WEIGHT: 63 kg
Sex services: Photo / Video rec, Lesbi-show soft, Massage classic, Fisting vaginal, Massage Thai
A team of young researchers from Colombia have recently published an article in the journal Zootaxa describing two new species of salamander discovered during a project supported by the Conservation Leadership Programme and Save Our Species. The two new salamanders belong to the genus Bolitoglossa , otherwise known as tropical climbing or web-footed salamanders.
One of the salamanders Bolitoglossa leandrae has been named after an year old girl who became friends with the team whilst they conducted their fieldwork. Bolitoglossa leandrae is a relatively small salamander its body length is roughly the same as the diameter of a 50p or a Quarter coin with a narrow head and long, slender tail. Males are dark brown with thin yellow stripes along the length of the body and females are reddish brown. Bolitoglossa tamaense is slightly longer than Bolitoglossa leandrae the body of the longest specimen measured approximately the same as the height of a credit card and has a broad head and relatively long body and legs.
A number of different colourations and patterns were recorded, but the body is generally brown or dark red, and the tail and limbs can be dark brown, red, orange or yellow. In addition to the two new species, the team recorded three Pristimantis species that had not previously been found in Colombia, and eight other species that are new records for north-east Colombia.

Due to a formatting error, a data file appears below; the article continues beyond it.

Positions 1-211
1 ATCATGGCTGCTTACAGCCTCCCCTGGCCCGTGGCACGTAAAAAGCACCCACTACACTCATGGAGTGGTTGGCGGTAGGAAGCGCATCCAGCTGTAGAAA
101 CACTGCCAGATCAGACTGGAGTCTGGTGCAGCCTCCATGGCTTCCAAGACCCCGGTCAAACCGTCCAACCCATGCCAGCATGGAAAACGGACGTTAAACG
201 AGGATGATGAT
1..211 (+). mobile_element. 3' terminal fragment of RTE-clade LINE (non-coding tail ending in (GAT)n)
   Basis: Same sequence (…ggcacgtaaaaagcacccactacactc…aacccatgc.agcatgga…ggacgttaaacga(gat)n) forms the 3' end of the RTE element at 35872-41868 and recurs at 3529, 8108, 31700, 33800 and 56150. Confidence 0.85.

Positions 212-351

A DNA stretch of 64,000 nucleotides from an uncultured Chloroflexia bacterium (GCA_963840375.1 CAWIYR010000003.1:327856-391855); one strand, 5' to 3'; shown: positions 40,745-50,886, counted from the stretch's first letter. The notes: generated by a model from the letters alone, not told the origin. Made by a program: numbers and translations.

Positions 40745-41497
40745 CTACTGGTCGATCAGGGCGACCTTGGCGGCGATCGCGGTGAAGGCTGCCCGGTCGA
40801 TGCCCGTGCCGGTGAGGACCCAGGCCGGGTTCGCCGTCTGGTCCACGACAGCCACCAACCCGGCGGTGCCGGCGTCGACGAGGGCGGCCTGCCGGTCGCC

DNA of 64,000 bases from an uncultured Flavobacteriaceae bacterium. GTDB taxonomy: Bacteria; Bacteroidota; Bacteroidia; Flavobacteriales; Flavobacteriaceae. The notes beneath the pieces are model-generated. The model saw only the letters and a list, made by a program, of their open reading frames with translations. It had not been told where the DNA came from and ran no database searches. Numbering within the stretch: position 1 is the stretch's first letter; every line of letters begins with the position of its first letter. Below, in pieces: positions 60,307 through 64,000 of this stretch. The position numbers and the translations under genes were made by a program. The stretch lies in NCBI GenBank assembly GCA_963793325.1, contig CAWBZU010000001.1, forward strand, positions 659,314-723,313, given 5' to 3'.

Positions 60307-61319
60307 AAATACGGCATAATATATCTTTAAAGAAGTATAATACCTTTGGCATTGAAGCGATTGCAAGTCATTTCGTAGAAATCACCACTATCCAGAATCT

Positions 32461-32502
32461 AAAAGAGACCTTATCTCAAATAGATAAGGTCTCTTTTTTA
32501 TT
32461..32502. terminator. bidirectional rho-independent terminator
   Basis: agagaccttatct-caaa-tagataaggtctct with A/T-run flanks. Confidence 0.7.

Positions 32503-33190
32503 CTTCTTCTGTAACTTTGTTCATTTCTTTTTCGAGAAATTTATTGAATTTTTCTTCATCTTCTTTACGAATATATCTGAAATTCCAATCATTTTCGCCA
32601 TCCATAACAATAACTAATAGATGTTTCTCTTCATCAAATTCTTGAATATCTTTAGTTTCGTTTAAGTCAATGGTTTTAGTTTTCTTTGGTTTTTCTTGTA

In total, the team recorded 34 amphibian species, up from just five species previously recorded in the area. In their journal article, the authors highlight the need for more field and lab-based research to improve our understanding of amphibian diversity, and for more practical conservation projects to take place in the region. If left unchecked, this could result in population declines and perhaps even local extinctions.
To try and control the rapid spread of the fungus, the team ran several biosafety workshops for rangers and community members. In the future, the team plans to conduct further research to measure the success of their biosafety workshops and they are currently looking for funding to kick-start reforestation programmes in areas of would-be suitable amphibian habitat.